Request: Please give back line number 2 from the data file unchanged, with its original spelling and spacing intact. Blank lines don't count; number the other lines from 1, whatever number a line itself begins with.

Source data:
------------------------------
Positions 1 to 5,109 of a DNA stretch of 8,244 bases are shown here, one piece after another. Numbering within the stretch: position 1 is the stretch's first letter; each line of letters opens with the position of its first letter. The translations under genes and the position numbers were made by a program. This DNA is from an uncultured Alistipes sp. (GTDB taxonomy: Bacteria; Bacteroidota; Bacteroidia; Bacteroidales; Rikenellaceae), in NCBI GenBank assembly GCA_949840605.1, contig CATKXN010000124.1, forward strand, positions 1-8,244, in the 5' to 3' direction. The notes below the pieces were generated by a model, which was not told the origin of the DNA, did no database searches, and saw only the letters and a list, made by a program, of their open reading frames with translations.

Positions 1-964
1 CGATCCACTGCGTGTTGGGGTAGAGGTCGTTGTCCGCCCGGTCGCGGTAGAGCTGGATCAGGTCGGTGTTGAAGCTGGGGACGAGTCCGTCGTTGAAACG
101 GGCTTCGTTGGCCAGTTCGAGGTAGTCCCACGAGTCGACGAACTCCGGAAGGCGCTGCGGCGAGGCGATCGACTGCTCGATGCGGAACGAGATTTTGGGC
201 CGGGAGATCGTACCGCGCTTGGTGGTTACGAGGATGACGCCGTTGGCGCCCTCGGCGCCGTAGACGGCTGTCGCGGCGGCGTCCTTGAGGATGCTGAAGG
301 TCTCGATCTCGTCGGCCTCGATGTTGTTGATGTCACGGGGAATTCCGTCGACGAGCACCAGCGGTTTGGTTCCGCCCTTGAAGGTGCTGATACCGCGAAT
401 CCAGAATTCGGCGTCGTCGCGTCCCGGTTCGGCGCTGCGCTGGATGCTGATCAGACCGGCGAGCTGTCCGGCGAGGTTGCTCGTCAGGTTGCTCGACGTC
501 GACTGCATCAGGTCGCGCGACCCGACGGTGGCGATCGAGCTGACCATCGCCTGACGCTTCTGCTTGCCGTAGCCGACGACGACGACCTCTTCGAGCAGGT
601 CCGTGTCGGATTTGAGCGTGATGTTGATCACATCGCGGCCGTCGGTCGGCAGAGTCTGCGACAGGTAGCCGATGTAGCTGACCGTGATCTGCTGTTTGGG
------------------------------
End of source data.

Positions 1-964